were conducted in a backward facing-step (BFS) geometry presenting a good agreement
among the CFD packages.
In the present work, the incompressible two-phase code (Rusche 2002) currently
implemented in OpenFOAM-1.4 was extended to handle n + 1 phases, considering one
continuous and n disperse phases. In addition, the CFD-PBE coupling using DQMOM
was implemented for this multi-phase approach. In the present approach, each phase has
its own velocity and diameter field. The formulation and details of code programming
are presented in this work. As in Silva et al. (2007), numerical tests of the multi-
phase code were performed in a BFS geometry using a two-phase mixture. These results
were compared with the simulation results of the twoPhaseEulerFoam solver. Finally,
the CFD-PBE coupling was simulated using the same simple models for breakage and
aggregation of Silva et al. (2007).

2 Eulerian multi-phase model

The multi-phase model is based on the mean mass and momentum conservation equations
to describe the dynamic behaviour of the multi-phase flow. These equations are obtained
through average procedures, which introduces the average occurrence of phase α, rα ,
known as the phase fraction. Due to the average procedure, additional terms appears
in the mean conservation equations which need to be modeled. These terms represent
the phenomena that occurs on scales smaller than the averaging scale. Details about the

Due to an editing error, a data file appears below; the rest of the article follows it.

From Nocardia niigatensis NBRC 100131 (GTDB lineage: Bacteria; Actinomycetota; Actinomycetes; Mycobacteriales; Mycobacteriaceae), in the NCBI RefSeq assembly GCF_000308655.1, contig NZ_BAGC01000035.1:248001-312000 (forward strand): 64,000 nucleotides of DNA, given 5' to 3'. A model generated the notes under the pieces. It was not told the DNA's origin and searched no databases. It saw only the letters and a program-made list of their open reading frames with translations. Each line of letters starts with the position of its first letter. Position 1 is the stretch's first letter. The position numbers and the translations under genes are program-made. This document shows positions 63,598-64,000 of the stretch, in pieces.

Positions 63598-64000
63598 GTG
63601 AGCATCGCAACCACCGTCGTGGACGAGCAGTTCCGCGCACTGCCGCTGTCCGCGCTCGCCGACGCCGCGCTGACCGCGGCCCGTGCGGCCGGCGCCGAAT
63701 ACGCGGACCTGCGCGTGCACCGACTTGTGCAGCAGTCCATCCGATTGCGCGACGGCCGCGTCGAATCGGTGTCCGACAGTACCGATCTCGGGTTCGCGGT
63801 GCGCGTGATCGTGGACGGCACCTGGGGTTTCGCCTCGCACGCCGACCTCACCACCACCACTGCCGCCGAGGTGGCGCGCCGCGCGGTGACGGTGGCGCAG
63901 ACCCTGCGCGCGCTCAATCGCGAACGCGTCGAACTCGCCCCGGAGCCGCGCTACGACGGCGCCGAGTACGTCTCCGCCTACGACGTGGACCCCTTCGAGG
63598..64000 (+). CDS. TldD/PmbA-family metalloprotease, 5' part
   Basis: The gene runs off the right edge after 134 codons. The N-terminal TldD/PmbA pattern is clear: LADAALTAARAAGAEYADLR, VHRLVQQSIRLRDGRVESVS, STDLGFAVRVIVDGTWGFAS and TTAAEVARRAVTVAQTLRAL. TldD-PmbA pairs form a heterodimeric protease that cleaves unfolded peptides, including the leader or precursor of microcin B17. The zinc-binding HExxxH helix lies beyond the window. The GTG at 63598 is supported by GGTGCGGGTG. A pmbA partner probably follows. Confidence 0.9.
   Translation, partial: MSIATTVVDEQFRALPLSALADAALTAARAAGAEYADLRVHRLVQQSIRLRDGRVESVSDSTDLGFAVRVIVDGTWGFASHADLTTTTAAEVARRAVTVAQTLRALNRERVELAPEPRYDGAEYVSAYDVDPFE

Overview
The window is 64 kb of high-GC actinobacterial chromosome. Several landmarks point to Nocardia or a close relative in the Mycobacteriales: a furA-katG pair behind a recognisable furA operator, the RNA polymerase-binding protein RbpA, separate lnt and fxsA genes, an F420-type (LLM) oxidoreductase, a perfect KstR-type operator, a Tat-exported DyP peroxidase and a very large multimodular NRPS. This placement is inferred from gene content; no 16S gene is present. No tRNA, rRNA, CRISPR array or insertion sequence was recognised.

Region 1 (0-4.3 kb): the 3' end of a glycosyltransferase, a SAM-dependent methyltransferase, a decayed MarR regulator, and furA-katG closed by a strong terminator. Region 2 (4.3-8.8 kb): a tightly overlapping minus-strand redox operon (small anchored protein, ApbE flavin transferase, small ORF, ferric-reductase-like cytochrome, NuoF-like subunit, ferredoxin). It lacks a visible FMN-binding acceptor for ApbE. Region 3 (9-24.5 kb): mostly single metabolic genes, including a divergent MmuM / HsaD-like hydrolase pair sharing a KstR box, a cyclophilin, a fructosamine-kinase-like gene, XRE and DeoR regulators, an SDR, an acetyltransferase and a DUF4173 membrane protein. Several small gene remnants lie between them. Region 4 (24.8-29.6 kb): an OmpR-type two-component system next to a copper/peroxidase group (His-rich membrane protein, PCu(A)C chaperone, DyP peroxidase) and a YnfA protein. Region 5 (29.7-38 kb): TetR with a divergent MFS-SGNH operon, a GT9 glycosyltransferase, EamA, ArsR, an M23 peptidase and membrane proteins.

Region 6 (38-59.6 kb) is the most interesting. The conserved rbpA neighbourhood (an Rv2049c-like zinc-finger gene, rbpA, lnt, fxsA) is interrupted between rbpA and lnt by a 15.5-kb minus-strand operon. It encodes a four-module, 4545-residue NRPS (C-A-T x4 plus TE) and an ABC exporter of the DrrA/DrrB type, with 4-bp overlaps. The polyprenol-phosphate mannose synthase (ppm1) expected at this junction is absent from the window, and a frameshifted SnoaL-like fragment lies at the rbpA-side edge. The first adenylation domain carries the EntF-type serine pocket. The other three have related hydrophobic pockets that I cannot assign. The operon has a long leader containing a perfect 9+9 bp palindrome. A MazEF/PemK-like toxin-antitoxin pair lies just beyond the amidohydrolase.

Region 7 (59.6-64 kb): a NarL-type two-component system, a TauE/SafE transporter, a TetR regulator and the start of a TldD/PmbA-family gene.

theory and formulation of the multi-phase model can be found in Ishii (1975), Drew &
Prassman (1999) and Bove (2005).
Assuming that the interfacial tension effects are not important, it is possible to con-
sider that all phases share the same pressure field. In this case, the average multi-phase
equations are given by:
∂(rα ρα )
+ ∇ · (rα ρα uα ) = 0 (1)
∂(rα ρα uα )
+ ∇ · (rα ρα uα uα ) = ∇ · (rα Tef f
α ) + Mα + rα ρα g (2)
where Tefα
represents the effective tensor composed by the mean viscous and turbulent
tensors of phase α, which is usually modelled using the Newtonian functional form:

= −pα I + ταef f (3)
· ¸
ef f ef f 2 2
τα = να 2Dα − (∇ · uα ) I − ρα kα I (4)
3 3
1 £ ¤
Dα = ∇uα + (∇uα )t (5)
where kα , in Eq. 4, stands for the turbulent kinetic energy of phase α. In this work, n + 1
phases are considered where there is one continuous phase, referred with subscript 0, and
n disperse phases.
In Eq. 2, Mα represents the momentum exchange through the interface or a force per
unit volume acting on phase α. This force is usually decomposed as interaction forces
responsible for drag, lift and virtual mass, among others (Rusche 2002). In this work,
only the drag force is considered since it is the dominant force in the analysed cases of
this work. The drag force for the disperse phase α is modelled as shown in Eq. 6.
Mα = rα Aα ρ0 CD,α |ur,α | ur,α (6)
where ur,α = u0 − uα is the relative disperse phase velocity, Aα is the particle projected
area normal to the relative velocity divided by the particle volume and, for spherical
particles, Aα simplifies as:
πd2 /4 3
Aα = 3α = (7)
πdα /6 2dα
The drag coefficient, CD,α , is usually obtained through correlations which are depen-
dent on the particle size, dα . The Schiller & Naumann (1933) correlation is used in this
Finally, only the interfacial momentum exchange
Pn between the continuous and the
disperse phases were considered, i.e., M0 = − α=1 Mα .

3 Population balance and DQMOM

The general form of the monovariated PBE (in volume, v) including particle breakage
and aggregation is given by Eq. 8 (Ramkrishna 2000).

∂f (x, v, t)